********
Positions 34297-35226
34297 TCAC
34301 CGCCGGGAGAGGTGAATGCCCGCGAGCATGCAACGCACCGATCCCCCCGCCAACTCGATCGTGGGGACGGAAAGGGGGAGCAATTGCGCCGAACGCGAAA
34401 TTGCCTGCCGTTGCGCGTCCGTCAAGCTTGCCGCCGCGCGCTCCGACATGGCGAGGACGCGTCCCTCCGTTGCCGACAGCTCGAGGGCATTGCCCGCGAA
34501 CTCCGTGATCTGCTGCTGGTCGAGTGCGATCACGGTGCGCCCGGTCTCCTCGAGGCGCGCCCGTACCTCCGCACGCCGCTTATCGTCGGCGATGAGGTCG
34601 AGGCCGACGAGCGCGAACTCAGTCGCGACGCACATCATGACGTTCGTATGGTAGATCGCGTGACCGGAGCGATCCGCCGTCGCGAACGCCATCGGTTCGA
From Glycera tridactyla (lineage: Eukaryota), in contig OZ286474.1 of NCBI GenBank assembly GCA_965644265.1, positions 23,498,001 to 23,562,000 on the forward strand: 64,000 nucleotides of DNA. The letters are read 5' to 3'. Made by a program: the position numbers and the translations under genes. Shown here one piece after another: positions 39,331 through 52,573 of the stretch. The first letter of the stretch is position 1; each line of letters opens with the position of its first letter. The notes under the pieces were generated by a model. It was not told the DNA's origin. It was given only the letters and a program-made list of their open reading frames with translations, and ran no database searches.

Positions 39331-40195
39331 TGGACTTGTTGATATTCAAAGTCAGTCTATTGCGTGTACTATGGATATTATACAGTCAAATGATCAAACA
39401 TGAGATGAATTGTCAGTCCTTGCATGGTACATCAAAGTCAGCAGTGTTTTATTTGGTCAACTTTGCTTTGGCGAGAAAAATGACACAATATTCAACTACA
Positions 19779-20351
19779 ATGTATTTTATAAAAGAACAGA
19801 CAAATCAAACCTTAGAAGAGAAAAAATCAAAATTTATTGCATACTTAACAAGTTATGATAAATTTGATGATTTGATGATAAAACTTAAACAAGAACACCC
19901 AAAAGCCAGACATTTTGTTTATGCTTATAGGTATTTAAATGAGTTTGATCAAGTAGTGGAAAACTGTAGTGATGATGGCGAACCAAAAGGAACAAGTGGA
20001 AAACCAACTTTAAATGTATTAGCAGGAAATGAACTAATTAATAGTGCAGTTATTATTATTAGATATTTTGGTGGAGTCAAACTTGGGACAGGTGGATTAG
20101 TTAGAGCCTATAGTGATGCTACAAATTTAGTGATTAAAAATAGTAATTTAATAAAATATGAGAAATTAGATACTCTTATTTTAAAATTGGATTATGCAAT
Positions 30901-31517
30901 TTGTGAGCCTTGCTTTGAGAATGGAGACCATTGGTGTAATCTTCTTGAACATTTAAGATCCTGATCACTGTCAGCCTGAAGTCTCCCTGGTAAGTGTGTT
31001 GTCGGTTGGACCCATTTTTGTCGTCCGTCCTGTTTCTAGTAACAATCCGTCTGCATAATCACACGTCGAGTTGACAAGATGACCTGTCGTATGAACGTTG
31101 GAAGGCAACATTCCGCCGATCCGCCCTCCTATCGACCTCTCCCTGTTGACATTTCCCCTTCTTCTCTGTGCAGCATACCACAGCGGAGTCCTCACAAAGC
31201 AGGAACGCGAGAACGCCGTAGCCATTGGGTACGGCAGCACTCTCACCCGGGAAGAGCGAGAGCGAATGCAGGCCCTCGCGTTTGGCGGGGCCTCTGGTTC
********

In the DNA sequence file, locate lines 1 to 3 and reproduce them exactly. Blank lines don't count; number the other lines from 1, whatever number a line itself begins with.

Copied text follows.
Positions 34297-35226
34297 TCAC
34301 CGCCGGGAGAGGTGAATGCCCGCGAGCATGCAACGCACCGATCCCCCCGCCAACTCGATCGTGGGGACGGAAAGGGGGAGCAATTGCGCCGAACGCGAAA